Timezone: »

 
Oral
Offline RL Policies Should Be Trained to be Adaptive
Dibya Ghosh · Anurag Ajay · Pulkit Agrawal · Sergey Levine

Tue Jul 19 11:05 AM -- 11:25 AM (PDT) @ Room 309

Offline RL algorithms must learn policies that achieve high return, given only a fixed dataset of experience from an environment. Successfully doing so requires grappling with partial specification, in that the limited set of transitions leaves facets of the environment unknown. The most common way to approach this challenge is to employ pessimistic or conservative methods, which avoid behaviors that are too dissimilar from those in the training dataset. However, relying exclusively on conservatism has drawbacks: performance is sensitive to the exact degree of conservatism, and conservative objectives can recover highly suboptimal policies.In this work, we propose that offline RL methods should instead be adaptive in the presence of uncertainty. This requires learning policies that at test-time condition their behavior on all the transitions seen so far during evaluation, not only the current state. We show that adaptive policies are optimal for offline RL in a Bayesian sense, and discuss exactly how policies must adapt to be optimal. We present a model-free algorithm for approximating this optimal adaptive policy, and demonstrate the efficacy of learning policies with this adaptation mechanism in several offline RL benchmarks.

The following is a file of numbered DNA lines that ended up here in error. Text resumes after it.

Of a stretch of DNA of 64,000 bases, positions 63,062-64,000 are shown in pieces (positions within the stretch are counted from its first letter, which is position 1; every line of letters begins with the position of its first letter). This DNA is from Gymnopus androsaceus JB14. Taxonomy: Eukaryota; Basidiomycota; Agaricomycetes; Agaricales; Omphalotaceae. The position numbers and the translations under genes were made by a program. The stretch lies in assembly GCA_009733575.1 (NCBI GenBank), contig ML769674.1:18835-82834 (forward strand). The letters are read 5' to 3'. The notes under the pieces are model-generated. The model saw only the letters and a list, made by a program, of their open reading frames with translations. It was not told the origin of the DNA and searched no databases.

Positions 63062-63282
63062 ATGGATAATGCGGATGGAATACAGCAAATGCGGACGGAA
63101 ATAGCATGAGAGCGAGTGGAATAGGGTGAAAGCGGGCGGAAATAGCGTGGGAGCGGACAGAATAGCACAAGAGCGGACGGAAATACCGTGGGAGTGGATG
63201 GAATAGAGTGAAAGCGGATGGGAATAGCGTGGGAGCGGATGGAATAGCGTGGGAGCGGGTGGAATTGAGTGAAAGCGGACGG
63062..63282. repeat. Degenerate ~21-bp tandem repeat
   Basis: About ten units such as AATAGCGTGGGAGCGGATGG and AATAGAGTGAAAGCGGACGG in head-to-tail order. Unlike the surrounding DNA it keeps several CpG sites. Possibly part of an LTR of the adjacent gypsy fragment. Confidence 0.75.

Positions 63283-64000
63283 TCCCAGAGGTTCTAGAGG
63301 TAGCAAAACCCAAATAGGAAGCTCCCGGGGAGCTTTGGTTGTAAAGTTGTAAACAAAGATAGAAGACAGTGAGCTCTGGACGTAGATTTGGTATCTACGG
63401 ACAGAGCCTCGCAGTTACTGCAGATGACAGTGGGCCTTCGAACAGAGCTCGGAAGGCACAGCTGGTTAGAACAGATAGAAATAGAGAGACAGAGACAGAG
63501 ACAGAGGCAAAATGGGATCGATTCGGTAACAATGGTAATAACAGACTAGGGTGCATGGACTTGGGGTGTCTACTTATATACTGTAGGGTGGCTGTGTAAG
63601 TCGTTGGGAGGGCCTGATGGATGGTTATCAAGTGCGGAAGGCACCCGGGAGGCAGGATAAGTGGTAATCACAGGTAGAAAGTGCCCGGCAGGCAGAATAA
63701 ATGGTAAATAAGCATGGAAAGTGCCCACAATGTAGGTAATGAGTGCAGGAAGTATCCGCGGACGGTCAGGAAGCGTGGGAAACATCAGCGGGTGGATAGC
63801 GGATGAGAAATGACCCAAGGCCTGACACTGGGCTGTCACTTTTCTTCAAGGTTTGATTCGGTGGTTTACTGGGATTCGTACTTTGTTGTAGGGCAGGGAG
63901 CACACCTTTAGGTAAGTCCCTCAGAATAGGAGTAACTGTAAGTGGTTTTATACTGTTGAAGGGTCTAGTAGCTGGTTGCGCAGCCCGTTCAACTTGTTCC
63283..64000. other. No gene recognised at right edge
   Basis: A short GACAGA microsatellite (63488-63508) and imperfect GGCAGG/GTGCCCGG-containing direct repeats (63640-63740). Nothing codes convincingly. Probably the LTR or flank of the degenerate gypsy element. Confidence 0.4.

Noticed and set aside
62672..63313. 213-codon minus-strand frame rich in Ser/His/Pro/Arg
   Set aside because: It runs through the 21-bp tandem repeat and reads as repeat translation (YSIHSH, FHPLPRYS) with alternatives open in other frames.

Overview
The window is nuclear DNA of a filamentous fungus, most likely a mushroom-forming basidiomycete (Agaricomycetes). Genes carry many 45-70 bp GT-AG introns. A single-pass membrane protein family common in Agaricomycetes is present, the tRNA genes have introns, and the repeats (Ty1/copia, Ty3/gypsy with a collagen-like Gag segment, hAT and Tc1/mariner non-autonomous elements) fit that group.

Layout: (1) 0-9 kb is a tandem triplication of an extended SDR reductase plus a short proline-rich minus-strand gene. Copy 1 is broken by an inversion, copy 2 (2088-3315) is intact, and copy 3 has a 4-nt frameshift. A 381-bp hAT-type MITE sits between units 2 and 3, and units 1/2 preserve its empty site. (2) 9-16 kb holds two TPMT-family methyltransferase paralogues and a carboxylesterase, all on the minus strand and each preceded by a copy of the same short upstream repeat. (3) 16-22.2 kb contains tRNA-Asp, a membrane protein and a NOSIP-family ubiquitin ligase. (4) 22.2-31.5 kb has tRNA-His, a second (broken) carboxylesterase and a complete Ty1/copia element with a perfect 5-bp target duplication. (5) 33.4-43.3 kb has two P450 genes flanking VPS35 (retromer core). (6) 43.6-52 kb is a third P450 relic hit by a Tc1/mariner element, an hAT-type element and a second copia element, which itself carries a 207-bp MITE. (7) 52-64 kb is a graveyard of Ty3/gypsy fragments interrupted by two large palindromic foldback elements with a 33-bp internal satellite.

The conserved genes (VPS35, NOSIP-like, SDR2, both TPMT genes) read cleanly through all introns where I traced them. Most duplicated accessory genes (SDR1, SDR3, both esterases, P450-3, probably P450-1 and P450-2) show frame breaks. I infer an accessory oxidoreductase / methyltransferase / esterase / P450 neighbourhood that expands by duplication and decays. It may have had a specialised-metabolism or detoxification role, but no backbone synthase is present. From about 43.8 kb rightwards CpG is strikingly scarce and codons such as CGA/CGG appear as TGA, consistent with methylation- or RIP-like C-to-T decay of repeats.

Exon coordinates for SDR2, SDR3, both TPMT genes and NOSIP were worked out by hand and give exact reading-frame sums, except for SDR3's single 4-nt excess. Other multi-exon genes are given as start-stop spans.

Author Information

Dibya Ghosh (Google)
Anurag Ajay (MIT)
Pulkit Agrawal (MIT)
Sergey Levine (UC Berkeley)
Sergey Levine

Sergey Levine received a BS and MS in Computer Science from Stanford University in 2009, and a Ph.D. in Computer Science from Stanford University in 2014. He joined the faculty of the Department of Electrical Engineering and Computer Sciences at UC Berkeley in fall 2016. His work focuses on machine learning for decision making and control, with an emphasis on deep learning and reinforcement learning algorithms. Applications of his work include autonomous robots and vehicles, as well as computer vision and graphics. His research includes developing algorithms for end-to-end training of deep neural network policies that combine perception and control, scalable algorithms for inverse reinforcement learning, deep reinforcement learning algorithms, and more.

Related Events (a corresponding poster, oral, or spotlight)

More from the Same Authors